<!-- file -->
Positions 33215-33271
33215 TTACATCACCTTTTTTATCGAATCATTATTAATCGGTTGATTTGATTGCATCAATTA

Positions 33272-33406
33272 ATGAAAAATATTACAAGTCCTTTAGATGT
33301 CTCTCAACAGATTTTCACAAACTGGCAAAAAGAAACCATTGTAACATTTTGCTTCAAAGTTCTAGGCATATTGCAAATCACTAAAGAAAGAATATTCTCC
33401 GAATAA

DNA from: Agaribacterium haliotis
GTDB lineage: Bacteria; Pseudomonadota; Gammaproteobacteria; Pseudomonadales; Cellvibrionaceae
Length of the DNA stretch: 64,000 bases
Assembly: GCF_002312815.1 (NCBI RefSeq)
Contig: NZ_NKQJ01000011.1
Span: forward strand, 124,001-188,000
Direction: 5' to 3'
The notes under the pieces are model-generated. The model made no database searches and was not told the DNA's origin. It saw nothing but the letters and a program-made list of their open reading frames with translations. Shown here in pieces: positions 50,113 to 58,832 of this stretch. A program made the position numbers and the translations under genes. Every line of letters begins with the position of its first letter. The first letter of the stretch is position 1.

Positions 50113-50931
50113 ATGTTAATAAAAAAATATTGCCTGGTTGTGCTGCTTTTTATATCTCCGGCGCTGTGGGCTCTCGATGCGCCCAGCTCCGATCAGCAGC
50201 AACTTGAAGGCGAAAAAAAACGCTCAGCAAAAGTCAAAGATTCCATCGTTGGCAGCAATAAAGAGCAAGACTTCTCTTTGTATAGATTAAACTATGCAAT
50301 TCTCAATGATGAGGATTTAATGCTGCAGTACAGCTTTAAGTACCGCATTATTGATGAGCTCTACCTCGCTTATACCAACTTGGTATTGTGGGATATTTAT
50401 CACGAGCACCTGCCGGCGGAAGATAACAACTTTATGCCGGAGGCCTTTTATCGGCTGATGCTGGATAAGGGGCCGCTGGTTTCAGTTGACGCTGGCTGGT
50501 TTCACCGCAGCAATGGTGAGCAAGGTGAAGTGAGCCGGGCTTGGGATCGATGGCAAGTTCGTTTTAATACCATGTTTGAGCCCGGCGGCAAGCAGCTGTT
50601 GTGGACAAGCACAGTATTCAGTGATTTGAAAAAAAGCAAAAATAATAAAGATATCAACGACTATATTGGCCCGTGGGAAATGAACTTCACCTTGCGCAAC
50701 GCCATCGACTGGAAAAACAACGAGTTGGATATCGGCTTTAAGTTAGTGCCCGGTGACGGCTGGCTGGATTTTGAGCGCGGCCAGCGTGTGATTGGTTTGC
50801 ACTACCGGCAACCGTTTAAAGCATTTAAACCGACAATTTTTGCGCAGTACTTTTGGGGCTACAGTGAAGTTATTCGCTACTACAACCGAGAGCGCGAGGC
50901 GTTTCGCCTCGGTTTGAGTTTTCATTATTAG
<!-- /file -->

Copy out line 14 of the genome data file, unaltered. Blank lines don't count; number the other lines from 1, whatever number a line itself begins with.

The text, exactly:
The notes under the pieces are model-generated. The model made no database searches and was not told the DNA's origin. It saw nothing but the letters and a program-made list of their open reading frames with translations. Shown here in pieces: positions 50,113 to 58,832 of this stretch. A program made the position numbers and the translations under genes. Every line of letters begins with the position of its first letter. The first letter of the stretch is position 1.